As an Australian citizen it always amazes me how much American history and culture permiates our society. Indeed, it's fair to say that we probably know more about American criminals, gangs and the like then those in our own prisons. No doubt this is in part due to the massive number of American TV shows and movies we see every day.
John Dillinger is one such character - a criminal we had heard about, but didn't really understand the full story. When trailers started to appear for Public Enemies my interest was immediately present, but not due to the star Johnny Depp (Pirates of the Caribbean), or the director Michael Mann (Collateral) but rather the promise that this movie would tell the story of John Dillinger.
Public Enemies tells the incredible and true story of legendary Depression-era bank robber John Dillinger (Johnny Depp). The charismatic bank robbers lightning raids made him the number one target of J. Edgar Hoover's fledgling FBI and its top agent, Melvin Purvis (Christian Bale). In his prime, he soon found himself a folk hero to much of the downtrodden public.
As many of you would know I love movies based on true stories and I was a little disappointed to learn that Public Enemies, while based on real-life bank robber John Dillinger also takes quite a few liberties with the storyline. The death of George Baby Face Nelson actually took place after the events of this movie, Dillinger and Purvis never had a conversation in any prison, and Billie Frenchette was never heavily interrogated by the FBI among other things.
Public Enemies is a superb film which - despite taking some liberties on real events - sees Michael Mann and Johnny Depp both at the top of their game. It's an engrossing movie that fans The Untouchables, American Gangster or Michael Mann's Heat would do well to check out. Public Enemies is an impressive movie.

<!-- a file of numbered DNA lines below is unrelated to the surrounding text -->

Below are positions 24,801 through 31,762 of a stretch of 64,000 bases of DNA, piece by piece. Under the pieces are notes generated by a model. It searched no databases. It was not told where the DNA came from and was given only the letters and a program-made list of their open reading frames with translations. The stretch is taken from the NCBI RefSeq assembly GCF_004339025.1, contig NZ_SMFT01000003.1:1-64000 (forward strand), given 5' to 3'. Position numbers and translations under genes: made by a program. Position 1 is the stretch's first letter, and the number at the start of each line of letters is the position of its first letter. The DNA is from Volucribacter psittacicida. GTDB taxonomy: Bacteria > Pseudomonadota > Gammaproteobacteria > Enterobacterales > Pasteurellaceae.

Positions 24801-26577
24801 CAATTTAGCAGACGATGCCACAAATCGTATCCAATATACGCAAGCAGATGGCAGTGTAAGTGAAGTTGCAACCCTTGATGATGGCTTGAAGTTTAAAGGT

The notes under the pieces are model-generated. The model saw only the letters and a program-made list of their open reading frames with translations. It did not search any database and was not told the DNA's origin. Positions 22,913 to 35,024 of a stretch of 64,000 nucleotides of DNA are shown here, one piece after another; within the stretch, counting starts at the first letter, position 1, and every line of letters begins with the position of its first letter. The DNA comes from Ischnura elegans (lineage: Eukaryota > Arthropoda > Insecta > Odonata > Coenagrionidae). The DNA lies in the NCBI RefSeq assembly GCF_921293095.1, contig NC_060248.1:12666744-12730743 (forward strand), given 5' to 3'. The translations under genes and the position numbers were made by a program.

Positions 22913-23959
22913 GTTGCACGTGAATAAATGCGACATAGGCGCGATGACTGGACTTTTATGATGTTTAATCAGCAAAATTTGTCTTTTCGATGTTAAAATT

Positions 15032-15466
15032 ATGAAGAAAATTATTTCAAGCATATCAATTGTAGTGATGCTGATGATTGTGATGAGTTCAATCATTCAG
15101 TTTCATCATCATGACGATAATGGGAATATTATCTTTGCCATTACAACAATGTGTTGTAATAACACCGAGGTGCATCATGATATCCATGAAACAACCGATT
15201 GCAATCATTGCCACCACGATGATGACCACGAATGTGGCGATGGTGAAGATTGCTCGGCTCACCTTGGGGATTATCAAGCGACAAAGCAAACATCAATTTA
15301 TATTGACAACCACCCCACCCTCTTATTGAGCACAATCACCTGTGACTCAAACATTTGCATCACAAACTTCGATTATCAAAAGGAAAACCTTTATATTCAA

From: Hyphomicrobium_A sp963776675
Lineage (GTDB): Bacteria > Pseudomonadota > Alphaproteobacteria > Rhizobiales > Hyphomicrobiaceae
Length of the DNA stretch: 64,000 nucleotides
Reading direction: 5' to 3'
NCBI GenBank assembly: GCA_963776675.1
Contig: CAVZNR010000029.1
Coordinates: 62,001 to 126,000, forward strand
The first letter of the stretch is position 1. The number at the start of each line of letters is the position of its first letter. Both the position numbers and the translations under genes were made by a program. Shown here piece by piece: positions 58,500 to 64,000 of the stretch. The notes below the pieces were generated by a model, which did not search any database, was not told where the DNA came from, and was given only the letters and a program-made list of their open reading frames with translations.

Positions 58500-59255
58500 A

If I was to pick some very minor complaints it has to be that the dialogue is occasionally a little soft and muffled which forced me to turn up the volume only to be blown away by the aforementioned gunfire.
Public Enemies comes to Blu-Ray with a few extras which aff a bit more background detail to the story in the movie.
Commentary with Michael Mann: Michael Mann goes solo on this audio commentary which does contain some gaps but is also some quite interesting information about the production, and the real-life events upon which the movie is based.
Larger Then Life: Adversaries (10:19/HD): This featurette focuses on John Dillinger and Melvin Purvis with some real newsreel footage from back in the day, and interviews with the director, actors and Purvis' son.
Michael Mann: Making Public Enemies (20:32/HD): This rather interesting featurette looks at Michael Mann's process of making this movie including making everything look authentic to the time period including accuracy to the real events (although why they decide to deviate for some select scenes and details isn't explained). Still this is detailed and well worth a look.
Last of the Legendary Outlaws (8:44/HD): This featurette looks at the myth and legend of one of the last great outlaws and bank robbers in America. This featurette also details members of the Dillinger crew and offers some more details about the man behind the legend including original news footage.
On Dillinger's Trail: The Real Locations (9:48/HD): Michael Mann spent quite a bit of time recreating the authenticity for this movie and this featurette explores the real locations and recreations or restorations used for filming Public Enemies. The actors also discuss how it felt playing the characters in exactly the same locations as the real characters some 75 years earlier.
U Control: I'm not totally sold on the U-Control feature which offers a Timeline and Picture-in-Picture moments. While the content is fantastic it requires a bit too much manual operation for my liking - give me a list of extras with a "Play All" function and I'll be happy. Still with plenty of newsreels (including an interview with John Dillinger Sr) and information this is essential viewing.
Review By: Dave Warner